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|Winnie the Pooh|
dir Stephen Anderson, Don Hall
prd Peter Del Vecho, Clark Spencer
scr Stephen Anderson, Clio Chiang, Don Dougherty, Don Hall, Kendelle Hoyer, Brian Kesinger, Nicole Mitchell, Jeremy Spears
voices John Cleese, Jim Cummings, Craig Ferguson, Tom Kenny, Bud Luckey, Travis Oates, Kristen Anderson-Lopez, Jack Boulter, Wyatt Hall, Huell Howser, Zooey Deschanel
release UK 15.Apr.11, US 15.Jul.11
11/US Disney 1h09
Honey, honey: Pooh and friends
|R E V I E W B Y R I C H C L I N E|
Disney animators return to AA Milne for another adventure for this memorable menagerie of fluffy toys. While it's very cute, there's not really much here for anyone over the age of 5.
As the narrator (Cleese) informs us, something important is going to happen today in the Hundred Acre Wood. But for Pooh (Cummings), morning dawns with a tummy rumble. In search of honey, he discovers a note from Christopher Robin (Boulter) that is misunderstood by everyone. Owl (Ferguson) spins a tale about a menacing creature called the Backson, which Rabbit (Kenny) devises a plan to catch. Everyone pitches in, including goofy Tigger (Cummings again), timid Piglet (Oates), helpful Kanga and Roo (Anderson-Lopez and Hall) and gloomy Eeyore (Luckey), whose missing tail sparked the whole panic.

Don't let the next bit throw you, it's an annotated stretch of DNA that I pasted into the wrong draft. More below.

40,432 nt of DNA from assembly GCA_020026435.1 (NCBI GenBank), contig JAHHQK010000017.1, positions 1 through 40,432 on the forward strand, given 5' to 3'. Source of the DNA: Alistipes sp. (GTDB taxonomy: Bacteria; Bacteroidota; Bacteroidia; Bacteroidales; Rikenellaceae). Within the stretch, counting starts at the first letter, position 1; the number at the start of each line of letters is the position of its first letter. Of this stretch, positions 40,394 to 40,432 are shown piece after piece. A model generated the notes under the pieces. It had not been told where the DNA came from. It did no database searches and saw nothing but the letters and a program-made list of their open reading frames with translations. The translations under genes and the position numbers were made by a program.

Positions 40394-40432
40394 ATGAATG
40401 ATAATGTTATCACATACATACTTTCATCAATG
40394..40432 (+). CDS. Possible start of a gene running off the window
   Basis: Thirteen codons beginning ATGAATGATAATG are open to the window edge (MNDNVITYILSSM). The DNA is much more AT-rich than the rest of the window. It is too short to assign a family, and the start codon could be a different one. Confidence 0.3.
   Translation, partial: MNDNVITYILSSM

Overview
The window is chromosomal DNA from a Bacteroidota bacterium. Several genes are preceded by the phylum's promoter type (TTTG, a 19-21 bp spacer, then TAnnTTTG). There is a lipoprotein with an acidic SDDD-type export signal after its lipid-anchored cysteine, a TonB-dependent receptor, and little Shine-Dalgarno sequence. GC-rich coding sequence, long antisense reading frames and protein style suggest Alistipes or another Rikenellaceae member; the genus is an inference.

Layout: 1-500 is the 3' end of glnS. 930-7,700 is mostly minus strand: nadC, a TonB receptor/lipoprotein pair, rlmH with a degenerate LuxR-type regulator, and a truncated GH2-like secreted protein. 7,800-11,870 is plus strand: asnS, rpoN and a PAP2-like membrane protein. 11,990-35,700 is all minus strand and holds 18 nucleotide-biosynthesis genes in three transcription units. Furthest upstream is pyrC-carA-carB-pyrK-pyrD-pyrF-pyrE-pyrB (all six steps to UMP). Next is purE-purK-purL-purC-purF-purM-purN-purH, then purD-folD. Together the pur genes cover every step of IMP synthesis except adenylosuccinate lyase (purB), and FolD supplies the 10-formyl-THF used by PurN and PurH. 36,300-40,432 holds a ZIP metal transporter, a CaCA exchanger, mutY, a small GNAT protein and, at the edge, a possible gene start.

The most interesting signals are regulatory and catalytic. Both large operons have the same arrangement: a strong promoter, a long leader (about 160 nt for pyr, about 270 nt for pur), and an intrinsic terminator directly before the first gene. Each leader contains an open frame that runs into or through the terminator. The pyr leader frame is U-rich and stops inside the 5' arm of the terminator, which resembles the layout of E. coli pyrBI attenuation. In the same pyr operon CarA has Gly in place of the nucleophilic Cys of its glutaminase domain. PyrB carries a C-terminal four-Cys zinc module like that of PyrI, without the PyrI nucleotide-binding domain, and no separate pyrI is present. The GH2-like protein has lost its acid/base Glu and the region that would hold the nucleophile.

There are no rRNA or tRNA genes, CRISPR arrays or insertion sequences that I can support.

Despite a rather tacked-on moral about putting your friends' needs before your own, there isn't much to this cheerful little film. It's so deliberately made for very young viewers that there's no subtext at all. The plot meanders with lively diversions, and the characters are cheeky and sometimes very funny. It's endearing but never particularly interesting. And the songs (including a couple sung by Deschanel) are repetitive and obvious.
That said, fans will love having these characters back on the big screen. And the animators have done a superb job retaining the look of the classic cartoons while adding some gorgeous touches through a sharp attention to detail, lushly hand-painted backgrounds and some eye-catching digital sequences. In other words, it's extremely old-fashioned in its approach, yet it still manages to look fresh.
Whether young children who are more used to animated action will be patient enough for this gentle ditty is anyone's guess. Certainly, grown-ups will feel restless, as the film's simplistic story and pace leave us yearning for something to connect with. Some witty visual touches help, as the characters exist literally on the storybook page (a bit of a mixed metaphor since they're also seen as stuffed animals in the live-action framing scenes). And the nostalgia factor makes it personally engaging, as does the fact that this movie looks like nothing else in the cinemas.
|R E A D E R R E V I E W S|
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© 2011 by Rich Cline, Shadows on the Wall|
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